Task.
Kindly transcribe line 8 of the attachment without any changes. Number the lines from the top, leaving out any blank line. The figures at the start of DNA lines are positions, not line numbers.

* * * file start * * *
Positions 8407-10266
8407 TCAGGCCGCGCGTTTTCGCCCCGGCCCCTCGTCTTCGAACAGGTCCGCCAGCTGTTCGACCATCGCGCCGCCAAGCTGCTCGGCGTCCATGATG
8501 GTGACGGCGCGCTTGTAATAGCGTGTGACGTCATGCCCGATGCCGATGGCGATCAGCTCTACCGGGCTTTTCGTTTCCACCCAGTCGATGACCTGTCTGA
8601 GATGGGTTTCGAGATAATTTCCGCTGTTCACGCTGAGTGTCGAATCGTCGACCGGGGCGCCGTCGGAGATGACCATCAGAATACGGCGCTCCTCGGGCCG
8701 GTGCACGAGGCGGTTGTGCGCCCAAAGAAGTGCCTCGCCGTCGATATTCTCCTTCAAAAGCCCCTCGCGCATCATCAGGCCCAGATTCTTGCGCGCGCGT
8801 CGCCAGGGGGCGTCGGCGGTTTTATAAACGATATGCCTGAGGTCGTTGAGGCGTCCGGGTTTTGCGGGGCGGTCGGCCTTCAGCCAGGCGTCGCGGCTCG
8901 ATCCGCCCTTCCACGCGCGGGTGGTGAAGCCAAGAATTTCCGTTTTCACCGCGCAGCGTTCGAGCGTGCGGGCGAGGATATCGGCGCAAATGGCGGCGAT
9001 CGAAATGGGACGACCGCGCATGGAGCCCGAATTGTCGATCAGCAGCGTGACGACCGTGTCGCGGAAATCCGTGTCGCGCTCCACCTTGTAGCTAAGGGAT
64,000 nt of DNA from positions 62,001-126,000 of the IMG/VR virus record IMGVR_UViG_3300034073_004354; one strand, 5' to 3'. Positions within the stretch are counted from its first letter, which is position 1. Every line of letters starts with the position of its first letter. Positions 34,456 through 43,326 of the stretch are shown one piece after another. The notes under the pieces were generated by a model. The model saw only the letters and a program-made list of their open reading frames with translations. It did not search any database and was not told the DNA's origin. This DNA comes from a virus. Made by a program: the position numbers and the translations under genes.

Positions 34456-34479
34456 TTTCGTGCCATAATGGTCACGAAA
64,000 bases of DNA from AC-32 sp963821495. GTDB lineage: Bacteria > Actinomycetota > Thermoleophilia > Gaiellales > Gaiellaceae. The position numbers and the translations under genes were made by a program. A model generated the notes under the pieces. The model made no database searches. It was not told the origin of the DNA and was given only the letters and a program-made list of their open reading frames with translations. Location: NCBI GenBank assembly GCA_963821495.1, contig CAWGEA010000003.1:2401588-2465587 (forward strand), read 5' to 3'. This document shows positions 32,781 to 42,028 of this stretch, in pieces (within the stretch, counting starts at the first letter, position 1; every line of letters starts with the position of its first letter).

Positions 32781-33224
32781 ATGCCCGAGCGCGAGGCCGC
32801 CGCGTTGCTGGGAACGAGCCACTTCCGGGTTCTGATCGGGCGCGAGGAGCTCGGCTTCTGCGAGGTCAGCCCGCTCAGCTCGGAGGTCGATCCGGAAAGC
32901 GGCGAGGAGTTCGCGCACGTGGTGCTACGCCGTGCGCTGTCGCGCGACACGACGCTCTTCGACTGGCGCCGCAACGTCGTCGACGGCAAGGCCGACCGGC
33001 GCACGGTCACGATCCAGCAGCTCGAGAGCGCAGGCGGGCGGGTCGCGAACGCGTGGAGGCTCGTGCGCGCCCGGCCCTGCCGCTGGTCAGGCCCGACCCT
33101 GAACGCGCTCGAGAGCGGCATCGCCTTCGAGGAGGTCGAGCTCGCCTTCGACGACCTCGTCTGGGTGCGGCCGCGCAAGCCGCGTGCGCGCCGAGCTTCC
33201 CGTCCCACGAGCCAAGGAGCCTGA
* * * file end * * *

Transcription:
9001 CGAAATGGGACGACCGCGCATGGAGCCCGAATTGTCGATCAGCAGCGTGACGACCGTGTCGCGGAAATCCGTGTCGCGCTCCACCTTGTAGCTAAGGGAT